What we know and don't about Long Island’s suspected serial killer case

Families are desperate for answers in the nearly decade-old case.

February 2, 2020, 5:01 AM
ABC News In-depth Feature
ABC News Photo Illustration

It has been nearly 10 years since police were searching for a missing sex worker, Shannan Gilbert, and made the grisly discovery of 10 other bodies on a stretch of beach on the south shore of Long Island -- a chilling revelation that shook the greater New York area and made national headlines.

To this day, mystery shrouds the cases. The killer (or killers, by some accounts) has not yet been caught and five of the victims have not been identified. The way in which the victims who were identified, most of whom police say were sex workers, were killed is still not clear, but a Suffolk County police spokesperson told ABC News investigators are working under the assumption that a serial killer is to blame in some, if not all, of the killings.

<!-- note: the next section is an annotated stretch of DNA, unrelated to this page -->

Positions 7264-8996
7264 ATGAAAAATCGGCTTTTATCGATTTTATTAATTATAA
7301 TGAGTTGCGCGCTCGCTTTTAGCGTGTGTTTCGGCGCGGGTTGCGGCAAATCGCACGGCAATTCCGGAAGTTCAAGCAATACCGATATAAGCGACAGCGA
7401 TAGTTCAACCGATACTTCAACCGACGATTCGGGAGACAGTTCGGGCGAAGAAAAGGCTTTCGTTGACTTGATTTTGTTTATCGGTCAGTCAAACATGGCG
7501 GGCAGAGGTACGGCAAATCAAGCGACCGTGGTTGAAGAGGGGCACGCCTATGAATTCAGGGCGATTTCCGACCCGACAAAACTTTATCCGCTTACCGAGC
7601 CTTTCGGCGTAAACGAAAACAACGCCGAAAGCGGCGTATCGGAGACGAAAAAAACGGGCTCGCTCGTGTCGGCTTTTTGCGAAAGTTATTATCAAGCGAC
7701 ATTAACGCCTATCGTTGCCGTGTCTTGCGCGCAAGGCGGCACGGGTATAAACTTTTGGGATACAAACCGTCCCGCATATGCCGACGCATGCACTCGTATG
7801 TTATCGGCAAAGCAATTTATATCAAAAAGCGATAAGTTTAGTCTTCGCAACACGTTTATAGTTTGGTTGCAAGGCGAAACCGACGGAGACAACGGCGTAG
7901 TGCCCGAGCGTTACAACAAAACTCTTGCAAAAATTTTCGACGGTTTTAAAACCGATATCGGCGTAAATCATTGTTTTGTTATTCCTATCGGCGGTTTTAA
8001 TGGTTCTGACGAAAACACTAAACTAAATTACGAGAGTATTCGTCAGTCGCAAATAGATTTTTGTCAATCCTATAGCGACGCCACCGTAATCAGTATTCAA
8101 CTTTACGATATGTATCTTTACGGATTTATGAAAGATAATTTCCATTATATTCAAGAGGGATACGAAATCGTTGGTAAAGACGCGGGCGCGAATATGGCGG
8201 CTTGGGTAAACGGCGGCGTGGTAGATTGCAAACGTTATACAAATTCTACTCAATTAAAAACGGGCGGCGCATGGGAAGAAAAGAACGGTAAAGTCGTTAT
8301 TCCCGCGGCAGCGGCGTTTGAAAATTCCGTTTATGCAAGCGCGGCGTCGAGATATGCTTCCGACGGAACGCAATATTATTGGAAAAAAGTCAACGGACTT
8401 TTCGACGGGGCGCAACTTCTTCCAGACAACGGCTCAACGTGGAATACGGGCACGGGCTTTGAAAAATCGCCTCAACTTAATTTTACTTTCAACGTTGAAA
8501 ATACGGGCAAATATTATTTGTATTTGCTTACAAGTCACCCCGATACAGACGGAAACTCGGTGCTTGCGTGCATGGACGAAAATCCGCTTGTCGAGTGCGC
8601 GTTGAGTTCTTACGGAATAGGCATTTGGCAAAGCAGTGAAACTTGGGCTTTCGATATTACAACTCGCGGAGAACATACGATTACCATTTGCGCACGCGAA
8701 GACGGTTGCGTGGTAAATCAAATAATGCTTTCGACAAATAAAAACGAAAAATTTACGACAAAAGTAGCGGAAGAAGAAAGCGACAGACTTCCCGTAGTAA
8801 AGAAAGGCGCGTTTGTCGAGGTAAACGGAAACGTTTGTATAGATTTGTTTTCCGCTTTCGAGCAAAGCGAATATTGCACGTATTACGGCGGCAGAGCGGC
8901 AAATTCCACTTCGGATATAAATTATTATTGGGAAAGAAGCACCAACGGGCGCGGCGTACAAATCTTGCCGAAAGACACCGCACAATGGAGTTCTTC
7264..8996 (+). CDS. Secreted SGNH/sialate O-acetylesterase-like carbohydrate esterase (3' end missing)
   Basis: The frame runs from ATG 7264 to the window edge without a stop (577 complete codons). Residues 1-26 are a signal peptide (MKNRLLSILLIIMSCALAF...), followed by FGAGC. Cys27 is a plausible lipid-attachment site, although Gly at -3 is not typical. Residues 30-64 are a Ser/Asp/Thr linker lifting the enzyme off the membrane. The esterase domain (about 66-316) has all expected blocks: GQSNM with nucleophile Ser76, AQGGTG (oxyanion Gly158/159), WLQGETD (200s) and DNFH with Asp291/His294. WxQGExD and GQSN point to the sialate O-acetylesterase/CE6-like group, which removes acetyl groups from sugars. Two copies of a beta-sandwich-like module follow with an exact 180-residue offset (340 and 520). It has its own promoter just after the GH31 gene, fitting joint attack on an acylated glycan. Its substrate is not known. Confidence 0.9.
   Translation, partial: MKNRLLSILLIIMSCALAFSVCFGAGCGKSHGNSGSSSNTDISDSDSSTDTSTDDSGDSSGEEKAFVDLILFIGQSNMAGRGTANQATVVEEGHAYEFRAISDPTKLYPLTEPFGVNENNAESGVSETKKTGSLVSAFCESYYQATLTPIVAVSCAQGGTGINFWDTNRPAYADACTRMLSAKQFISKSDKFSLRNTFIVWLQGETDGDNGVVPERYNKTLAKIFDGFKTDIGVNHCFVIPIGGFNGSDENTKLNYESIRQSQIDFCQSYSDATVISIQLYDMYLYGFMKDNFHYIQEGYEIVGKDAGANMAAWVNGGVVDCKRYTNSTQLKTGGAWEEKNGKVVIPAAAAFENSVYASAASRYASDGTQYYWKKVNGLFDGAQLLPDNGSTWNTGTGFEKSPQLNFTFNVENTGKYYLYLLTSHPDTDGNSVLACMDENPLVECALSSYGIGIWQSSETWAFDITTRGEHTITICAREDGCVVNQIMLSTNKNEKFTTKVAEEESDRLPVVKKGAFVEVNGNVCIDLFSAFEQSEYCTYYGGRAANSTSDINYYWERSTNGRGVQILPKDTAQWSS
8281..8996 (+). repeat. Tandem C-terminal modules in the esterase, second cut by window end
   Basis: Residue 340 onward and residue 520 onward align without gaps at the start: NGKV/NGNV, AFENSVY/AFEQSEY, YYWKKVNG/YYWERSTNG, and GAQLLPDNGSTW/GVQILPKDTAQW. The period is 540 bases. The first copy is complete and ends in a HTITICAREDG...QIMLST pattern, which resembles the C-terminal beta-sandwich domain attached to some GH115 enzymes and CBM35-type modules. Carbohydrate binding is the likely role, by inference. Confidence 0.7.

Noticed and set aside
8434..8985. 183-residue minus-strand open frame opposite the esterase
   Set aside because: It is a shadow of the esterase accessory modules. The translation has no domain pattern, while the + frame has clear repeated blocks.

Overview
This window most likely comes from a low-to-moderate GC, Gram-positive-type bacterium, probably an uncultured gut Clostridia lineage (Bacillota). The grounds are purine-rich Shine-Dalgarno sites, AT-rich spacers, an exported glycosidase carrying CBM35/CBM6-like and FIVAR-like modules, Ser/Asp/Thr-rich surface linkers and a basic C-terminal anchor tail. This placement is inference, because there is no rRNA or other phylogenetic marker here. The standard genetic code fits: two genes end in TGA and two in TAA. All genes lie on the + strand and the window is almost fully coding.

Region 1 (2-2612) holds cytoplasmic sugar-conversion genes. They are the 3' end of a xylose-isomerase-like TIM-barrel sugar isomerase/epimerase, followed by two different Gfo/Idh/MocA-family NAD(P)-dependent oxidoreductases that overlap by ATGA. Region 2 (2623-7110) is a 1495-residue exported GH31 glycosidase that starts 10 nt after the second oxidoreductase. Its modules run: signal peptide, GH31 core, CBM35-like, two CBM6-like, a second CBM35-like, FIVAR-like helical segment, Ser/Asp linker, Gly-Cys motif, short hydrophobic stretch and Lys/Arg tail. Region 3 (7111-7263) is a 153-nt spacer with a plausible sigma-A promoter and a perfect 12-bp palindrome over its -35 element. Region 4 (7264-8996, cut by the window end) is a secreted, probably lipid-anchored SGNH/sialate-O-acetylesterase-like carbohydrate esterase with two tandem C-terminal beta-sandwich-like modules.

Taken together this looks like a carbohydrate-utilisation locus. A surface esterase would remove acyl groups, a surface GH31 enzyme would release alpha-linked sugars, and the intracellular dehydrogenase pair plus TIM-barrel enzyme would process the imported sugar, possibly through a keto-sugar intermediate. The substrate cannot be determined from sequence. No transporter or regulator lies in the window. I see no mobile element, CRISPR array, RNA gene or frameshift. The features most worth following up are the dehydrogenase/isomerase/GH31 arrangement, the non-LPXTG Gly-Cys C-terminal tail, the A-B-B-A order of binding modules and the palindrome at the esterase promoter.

And while police do not believe Gilbert's death is connected to the other murders, questions remain about how she died. A lawyer for her family, in fact, believes that she may also be a victim of the possible serial killer, based on an independent autopsy that could not rule out strangulation.

"Unquestionably, I believe it's a homicide," Gilbert's family lawyer, John Ray, told ABC News.

Suffolk County police recently released new evidence in the investigation of the deaths, which are being treated as one case, and announced the launch of a website dedicated to providing updates and collecting tips, in hopes of coming closer to solving the murders.

Yet even with the newly-released piece of evidence -- a photograph of a belt that was collected at the initial stage of the investigation but was withheld from the public -- many questions remain unanswered.

Here's what is known, and unknown, about the murders.

Bodies are found